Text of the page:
This database provides information on environmentally related taxes, fees and charges, tradable permit systems, deposit refund systems, environmentally motivated subsidies and voluntary approaches used in environmental policy in OECD member countries and a number of other countries. Developed in co-operation between the OECD and the European Environment Agency.
These ready-made tables and charts provide for snapshot of aid (Official Development Assistance) for all DAC Members as well as recipient countries and territories. Summary reports by regions (Africa, America, Asia, Europe, Oceania) and the world are also available.
The recovery in the Irish economy is well underway. Determined policy responses to the fiscal, economic and financial sector challenges Ireland faced are now bearing fruit, with Ireland expected to be among the fastest-growing economies in the OECD this year and next.
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Agricultural research fellowship award grants and international conferences sponsorships of the Co-operative Research Programme (CRP): Biological Resource Management for Sustainable Agricultural Systems; advice for applicants for funding.
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The tax burden in Ireland increased by 0.9 percentage points from 29.0% to 29.9% in 2014. The corresponding figures for the OECD average were an increase of 0.2 percentage points from 34.2% to 34.4%.
The 2015 edition introduces more detailed analysis of participation in early childhood and tertiary levels of education. The report also examines first generation tertiary-educated adults’ educational and social mobility, labour market outcomes for recent graduates, and participation in employer-sponsored formal and/or non-formal education.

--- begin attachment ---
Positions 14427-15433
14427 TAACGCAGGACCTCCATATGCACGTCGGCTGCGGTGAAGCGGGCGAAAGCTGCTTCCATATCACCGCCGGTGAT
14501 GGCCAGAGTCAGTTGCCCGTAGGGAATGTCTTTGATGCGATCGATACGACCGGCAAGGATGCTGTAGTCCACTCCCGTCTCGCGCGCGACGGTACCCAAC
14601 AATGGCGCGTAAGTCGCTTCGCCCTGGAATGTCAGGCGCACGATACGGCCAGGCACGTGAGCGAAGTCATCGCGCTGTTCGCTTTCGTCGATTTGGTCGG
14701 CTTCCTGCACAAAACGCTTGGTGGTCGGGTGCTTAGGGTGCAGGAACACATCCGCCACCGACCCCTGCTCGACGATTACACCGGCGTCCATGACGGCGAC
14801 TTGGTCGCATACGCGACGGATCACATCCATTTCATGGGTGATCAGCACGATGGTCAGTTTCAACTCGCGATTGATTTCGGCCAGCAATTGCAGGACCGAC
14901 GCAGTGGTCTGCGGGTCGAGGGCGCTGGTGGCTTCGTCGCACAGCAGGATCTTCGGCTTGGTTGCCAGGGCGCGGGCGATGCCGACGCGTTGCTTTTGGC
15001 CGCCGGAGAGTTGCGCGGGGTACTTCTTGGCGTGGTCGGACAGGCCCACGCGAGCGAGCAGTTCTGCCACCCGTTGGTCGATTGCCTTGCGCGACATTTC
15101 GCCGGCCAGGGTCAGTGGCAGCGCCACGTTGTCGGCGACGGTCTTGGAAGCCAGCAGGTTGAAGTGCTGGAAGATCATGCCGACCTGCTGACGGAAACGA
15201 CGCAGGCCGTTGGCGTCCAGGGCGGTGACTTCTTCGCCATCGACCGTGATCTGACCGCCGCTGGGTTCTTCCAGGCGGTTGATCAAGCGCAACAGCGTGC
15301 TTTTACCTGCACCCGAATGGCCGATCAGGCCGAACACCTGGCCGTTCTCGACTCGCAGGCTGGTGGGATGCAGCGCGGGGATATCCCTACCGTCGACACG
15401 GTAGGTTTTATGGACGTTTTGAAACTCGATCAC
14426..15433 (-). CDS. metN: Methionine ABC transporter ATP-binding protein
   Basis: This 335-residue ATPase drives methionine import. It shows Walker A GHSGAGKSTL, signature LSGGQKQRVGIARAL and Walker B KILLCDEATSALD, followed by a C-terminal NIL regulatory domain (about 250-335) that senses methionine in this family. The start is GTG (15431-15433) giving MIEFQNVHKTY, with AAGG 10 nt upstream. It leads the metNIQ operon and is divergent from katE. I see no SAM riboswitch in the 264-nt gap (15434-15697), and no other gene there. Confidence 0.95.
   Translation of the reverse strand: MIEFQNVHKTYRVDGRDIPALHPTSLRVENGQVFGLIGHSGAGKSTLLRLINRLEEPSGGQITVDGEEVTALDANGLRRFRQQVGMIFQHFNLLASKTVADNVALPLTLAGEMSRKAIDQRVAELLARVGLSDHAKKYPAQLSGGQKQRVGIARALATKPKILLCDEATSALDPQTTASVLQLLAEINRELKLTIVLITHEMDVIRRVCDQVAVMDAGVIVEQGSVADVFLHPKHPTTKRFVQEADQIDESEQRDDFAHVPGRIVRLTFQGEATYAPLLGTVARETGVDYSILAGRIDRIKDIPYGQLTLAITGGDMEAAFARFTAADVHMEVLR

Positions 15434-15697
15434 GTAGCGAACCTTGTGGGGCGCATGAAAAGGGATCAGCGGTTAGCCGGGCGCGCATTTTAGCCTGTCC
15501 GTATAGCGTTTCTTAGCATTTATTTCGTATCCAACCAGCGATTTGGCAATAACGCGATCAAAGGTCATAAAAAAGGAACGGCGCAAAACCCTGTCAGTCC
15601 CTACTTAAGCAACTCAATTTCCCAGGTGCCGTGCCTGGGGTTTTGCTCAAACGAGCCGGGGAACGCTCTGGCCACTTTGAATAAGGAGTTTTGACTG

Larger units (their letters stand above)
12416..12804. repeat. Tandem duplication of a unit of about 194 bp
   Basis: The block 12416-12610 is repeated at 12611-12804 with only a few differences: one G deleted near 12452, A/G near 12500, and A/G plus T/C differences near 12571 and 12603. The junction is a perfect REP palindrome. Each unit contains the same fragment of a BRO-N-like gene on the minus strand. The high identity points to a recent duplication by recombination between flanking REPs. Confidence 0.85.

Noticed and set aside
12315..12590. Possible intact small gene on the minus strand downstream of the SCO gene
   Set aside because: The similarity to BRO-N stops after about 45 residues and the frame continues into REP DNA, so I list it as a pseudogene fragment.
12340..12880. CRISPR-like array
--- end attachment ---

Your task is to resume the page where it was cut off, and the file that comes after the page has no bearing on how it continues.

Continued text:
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This note presents selected findings based on the set of well-being indicators published in How's Life? 2015.
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Business lending in Ireland has still not recovered to pre-crisis levels. Credit conditions remain tight, and interest rates high by Euro area standards, especially for small firms.
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Stronger innovation is imperative for Ireland to support future productivity growth, job creation and higher living standards.
It goes without saying that the world in the 2060s will be a very different place. Our long-range simulations suggest that if we follow ‘business as usual’ our societies will be older, our climate will be warmer, and as a result of both, economic growth will be slower, ramping up pressure on public finances.